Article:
I love the depiction of the Hoth battle, it’s got everything you want.  Everything you think about this movie, you’ve got the Hoth battle, the space slug and even the Millennium Falcon flying out of it."
Return of the Jedi - Regular Edition
Revenge of the Jedi - Variant Edition
The final poster in the series features Palpatine front and center and Tyler's attention to detail is not doing the man any favors.  I love how on all of the posters he included square icons of some of the main characters featured in the films.  I wonder if Tyler has any plans to release those as handbills in the future.  He's been known to do that you know.  I thought I should also mention the manner in which he presents each poster. Tyler has drawn tears and fold marks onto the images, reminding us all of the way we treated movie posters when we were younger.  Hanging them up on the wall, taking them down, folding them, and then hanging them up all over again – this was all part of the vicious and loving cycle that many posters couldn’t hope to survive.  What also caught my eye was how, out of all the variants, the Return of the Jedi variant has a completely different title.  Instead of the "Return of the Jedi" wording it reads "Revenge of the Jedi."  How crazy is that?

Here’s what Justin had to say about the Revenge of the Jedi title.
"This was the first thing we talked about for the whole Star Wars project.  It was Tyler doing the original three and then Revenge of the Jedi.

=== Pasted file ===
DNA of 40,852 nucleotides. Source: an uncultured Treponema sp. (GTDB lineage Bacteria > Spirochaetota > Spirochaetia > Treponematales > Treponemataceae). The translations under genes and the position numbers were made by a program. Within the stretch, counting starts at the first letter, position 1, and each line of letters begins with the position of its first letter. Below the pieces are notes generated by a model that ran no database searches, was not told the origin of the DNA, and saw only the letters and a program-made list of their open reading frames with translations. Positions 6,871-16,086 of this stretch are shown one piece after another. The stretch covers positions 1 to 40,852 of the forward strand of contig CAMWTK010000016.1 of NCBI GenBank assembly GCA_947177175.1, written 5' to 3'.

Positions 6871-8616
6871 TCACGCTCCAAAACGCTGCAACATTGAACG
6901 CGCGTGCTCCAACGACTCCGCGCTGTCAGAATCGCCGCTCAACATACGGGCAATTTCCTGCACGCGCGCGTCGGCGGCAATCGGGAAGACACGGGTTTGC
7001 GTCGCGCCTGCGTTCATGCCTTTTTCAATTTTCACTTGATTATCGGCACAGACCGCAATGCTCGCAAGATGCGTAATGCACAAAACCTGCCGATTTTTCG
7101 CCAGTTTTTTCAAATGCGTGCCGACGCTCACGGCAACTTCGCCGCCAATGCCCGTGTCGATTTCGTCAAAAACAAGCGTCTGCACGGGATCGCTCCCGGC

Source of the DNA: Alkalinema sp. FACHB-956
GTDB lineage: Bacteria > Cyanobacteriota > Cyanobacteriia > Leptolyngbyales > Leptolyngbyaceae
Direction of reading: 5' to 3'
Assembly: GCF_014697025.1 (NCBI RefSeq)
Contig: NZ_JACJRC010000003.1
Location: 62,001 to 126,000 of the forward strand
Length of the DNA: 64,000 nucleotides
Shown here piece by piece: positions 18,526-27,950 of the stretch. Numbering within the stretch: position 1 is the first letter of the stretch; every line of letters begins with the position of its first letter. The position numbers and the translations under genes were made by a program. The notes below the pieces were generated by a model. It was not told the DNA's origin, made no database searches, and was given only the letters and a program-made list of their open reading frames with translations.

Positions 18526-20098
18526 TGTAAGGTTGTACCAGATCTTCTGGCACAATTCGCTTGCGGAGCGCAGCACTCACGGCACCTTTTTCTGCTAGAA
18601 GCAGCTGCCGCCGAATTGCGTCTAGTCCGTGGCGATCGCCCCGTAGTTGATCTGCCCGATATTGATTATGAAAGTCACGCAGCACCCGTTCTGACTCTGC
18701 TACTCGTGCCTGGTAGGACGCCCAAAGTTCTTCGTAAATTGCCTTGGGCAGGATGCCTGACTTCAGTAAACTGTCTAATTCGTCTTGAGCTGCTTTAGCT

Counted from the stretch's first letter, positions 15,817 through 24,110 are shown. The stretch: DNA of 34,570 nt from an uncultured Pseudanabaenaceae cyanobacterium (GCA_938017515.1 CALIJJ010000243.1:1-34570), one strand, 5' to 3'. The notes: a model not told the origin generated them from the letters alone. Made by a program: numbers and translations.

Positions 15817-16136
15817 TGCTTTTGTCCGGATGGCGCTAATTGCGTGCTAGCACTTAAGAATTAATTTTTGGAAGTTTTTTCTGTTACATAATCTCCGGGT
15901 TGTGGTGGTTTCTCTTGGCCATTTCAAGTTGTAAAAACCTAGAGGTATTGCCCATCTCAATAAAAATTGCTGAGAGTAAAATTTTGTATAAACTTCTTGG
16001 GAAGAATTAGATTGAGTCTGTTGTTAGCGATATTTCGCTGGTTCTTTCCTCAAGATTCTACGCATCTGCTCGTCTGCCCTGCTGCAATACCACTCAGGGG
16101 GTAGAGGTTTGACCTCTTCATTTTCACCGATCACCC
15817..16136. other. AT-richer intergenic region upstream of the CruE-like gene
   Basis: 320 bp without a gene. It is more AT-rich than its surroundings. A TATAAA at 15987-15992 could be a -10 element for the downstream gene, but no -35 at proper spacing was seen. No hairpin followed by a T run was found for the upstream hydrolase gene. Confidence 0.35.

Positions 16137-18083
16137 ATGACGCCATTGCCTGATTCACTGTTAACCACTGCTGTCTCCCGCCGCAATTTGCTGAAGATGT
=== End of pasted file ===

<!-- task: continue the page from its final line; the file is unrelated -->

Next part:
All of the variants are a color change.  All of Tyler’s variants are gold.  It’s his standard thing.  We’ll spend extra money if we think it’s really cool and this is an example.  A New Hope and Empire are color changes to gold and they are all metallic.  But this one we are printing new screens for everything, because it’s like a totally different poster.  
He had to resize the logo, too.  The logo is different enough that it needed to be resized, but we'll go the extra mile to do stuff that’s cool.  If we have to spend money to do it it’s not a problem.  We are fans first.  That’s always what is on our mind."
I did a little additional research (and by research I mean Wikipedia) and apparently a teaser trailer and poster for the film carried the title Revenge of the Jedi, but Lucas changed it to Return of the Jedi before its release because "revenge" was not a Jedi concept.  Very interesting stuff.

I'm really happy to see that Mondo has increased the edition size for these prints.  I'm hopeful that in the future if they're selling Stout or Moss, or any insanely popular artist for that matter, they'll realize their audience has substantially grown since the early days of Mondo Tees and adjust the volume appropriately.  Even if they increase their edition sizes these prints are still VERY limited.  Absolutely nothing is lost if a few more fans are able to get the poster they've been trying to buy since six in the morning.

The final posters in the Star Wars series will be available Friday (12/31) at a random time through Mondo, so if you want a piece of pop culture history you'll need to follow the @MondoNews twitter feed for the exact drop time.  The posters measure 24" x 36" and are all hand numbered.  The regular editions will cost $50 each and are limited to an edition of 850.  The variant editions cost $100 each and are limited to an edition of 250.  These are sure to go quickly.  May the schwartz be with you!